Elk NetworkHelping Lawmakers Understand Habitat, Management Issues

News Releases | September 17, 2008

September 17, 2008

Helping Lawmakers Understand Habitat, Management Issues

MISSOULA, Mont.— Lawmakers working with a better understanding of elk habitat conservation and management. That's the ultimate goal behind the Rocky Mountain Elk Foundation's 2008 platinum-level support of the bipartisan Congressional Sportsmen's Foundation and National Assembly of Sportsmen's Caucuses.

Jeff Crane, president of the Congressional Sportsmen's Foundation, said, “There is a direct link between legislative actions and successful on-the-ground conservation and access for hunters to public lands. The Elk Foundation understands this link and is a longstanding supporter of our organizations. We are grateful for the Elk Foundation's active support and leadership in the conservation community.”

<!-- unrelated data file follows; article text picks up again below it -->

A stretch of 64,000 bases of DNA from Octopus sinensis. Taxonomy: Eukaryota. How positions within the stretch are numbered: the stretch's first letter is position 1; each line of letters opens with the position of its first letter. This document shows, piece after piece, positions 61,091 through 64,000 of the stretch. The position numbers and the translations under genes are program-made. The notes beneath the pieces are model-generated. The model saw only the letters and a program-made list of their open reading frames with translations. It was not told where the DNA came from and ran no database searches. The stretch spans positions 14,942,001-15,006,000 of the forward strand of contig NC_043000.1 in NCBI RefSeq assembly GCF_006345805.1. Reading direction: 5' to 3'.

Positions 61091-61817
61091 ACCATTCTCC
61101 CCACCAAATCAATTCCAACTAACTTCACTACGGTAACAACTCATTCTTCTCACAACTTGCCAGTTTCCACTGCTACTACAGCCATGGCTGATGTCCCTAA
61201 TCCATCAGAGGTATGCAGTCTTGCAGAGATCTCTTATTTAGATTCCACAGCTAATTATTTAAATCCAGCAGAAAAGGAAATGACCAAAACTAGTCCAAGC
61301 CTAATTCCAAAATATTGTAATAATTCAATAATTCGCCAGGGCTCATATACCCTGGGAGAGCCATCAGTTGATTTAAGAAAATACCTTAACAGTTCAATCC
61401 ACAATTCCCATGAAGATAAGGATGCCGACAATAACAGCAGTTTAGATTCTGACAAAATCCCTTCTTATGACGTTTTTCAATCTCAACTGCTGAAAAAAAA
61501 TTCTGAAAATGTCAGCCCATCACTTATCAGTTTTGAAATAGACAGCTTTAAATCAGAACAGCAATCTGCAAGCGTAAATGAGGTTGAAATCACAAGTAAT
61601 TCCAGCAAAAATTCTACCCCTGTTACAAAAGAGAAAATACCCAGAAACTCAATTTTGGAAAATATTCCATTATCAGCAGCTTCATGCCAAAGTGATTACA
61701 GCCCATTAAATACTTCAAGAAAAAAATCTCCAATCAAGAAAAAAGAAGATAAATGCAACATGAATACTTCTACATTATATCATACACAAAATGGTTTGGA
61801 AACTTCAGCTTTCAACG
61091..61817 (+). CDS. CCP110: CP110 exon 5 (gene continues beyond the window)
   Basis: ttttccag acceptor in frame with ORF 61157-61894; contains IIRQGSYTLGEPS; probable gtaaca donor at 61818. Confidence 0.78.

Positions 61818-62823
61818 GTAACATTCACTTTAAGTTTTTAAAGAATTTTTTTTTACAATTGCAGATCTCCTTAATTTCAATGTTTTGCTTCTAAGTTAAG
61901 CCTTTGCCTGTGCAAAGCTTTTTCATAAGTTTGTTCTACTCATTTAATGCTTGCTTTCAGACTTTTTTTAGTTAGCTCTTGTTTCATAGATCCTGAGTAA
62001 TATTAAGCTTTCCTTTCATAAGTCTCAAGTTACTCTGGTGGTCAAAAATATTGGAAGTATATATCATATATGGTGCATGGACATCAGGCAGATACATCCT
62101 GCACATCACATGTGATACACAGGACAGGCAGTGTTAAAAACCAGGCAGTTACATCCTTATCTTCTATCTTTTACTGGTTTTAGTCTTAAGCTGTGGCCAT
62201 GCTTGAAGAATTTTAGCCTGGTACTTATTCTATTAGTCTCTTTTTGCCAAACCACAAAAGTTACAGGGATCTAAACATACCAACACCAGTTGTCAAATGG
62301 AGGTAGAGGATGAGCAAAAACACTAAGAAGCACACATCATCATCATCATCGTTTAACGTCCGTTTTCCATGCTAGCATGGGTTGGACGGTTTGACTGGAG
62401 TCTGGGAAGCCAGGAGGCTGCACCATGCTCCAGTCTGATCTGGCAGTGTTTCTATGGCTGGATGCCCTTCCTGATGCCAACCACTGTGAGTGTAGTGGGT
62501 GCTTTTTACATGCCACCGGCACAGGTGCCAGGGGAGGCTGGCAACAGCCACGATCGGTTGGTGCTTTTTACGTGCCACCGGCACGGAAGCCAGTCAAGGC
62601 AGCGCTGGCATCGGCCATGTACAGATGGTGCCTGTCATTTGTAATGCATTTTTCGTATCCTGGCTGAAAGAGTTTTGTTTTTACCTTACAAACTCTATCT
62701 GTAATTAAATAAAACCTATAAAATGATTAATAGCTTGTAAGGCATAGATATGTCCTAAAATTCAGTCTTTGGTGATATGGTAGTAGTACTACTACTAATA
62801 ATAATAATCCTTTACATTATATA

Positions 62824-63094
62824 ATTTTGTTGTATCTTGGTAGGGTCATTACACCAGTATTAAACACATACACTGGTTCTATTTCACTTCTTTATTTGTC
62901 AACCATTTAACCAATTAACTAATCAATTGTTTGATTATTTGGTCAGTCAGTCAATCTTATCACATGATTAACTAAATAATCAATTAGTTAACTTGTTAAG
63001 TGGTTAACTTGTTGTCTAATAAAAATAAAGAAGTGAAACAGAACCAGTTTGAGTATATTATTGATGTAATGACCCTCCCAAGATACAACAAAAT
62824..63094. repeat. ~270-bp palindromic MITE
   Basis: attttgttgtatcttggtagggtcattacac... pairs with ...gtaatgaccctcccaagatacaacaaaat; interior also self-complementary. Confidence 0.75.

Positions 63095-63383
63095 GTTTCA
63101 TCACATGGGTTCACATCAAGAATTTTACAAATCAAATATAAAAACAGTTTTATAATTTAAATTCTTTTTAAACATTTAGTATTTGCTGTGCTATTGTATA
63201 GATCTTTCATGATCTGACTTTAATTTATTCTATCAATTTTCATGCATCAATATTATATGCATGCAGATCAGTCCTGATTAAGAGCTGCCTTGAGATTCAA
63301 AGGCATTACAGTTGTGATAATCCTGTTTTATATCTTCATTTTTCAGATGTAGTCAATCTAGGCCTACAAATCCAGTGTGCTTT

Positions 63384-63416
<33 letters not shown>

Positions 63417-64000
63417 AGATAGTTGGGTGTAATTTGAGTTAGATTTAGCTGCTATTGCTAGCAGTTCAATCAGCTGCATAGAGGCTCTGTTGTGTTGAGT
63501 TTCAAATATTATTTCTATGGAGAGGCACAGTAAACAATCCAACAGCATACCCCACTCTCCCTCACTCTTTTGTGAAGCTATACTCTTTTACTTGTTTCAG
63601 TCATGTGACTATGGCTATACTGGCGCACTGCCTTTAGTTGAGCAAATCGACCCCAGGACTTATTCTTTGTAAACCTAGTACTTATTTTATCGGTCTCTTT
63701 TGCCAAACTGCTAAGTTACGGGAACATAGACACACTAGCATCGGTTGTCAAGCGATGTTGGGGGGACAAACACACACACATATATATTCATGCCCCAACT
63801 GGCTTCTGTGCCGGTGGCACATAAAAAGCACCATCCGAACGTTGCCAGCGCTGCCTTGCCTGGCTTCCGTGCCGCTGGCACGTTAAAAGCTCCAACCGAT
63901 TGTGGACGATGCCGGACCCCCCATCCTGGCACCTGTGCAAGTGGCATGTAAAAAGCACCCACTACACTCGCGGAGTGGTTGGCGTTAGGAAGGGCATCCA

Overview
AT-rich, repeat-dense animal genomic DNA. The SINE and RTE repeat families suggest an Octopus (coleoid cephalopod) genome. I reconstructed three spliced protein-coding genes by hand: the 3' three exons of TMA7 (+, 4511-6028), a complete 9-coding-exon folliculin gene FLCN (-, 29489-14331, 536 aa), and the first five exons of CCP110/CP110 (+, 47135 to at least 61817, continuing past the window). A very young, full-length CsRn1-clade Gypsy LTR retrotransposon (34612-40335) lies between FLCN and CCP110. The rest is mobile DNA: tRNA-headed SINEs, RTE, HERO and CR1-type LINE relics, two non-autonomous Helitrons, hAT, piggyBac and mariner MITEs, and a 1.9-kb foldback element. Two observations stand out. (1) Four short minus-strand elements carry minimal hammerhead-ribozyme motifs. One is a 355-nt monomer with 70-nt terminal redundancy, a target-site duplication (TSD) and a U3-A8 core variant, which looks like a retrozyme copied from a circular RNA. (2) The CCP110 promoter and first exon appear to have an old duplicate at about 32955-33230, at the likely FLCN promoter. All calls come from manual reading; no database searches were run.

Headquartered in Washington, D.C., the Congressional Sportsmen's Foundation provides hunters with a voice in Congress, the Administration and federal land management agencies. The Congressional Sportsmen's Caucus is one of the largest and most active caucuses in Congress, comprised of Republican and Democratic members from nearly every state.

The National Assembly of Sportsmen's Caucuses is the umbrella organization for state legislative sportsmen's caucuses nationwide. Thirty-five states have sportsmen's caucuses totaling over 2,000 legislator members from both sides of the political aisle.

“These two organizations help us navigate the political maze and get our issues in front of decision makers. They're the best allies that wildlife and sportsmen's groups can have in this arena. We're proud to be among only a dozen groups who sponsor at the platinum level,” said David Allen, president and CEO of the Elk Foundation.

Allen said the Elk Foundation must address its mission–ensuring the future of elk, other wildlife and their habitat–with increasing urgency. Across elk country, habitat is being lost at alarming rates to development, subdivision and other land-use changes.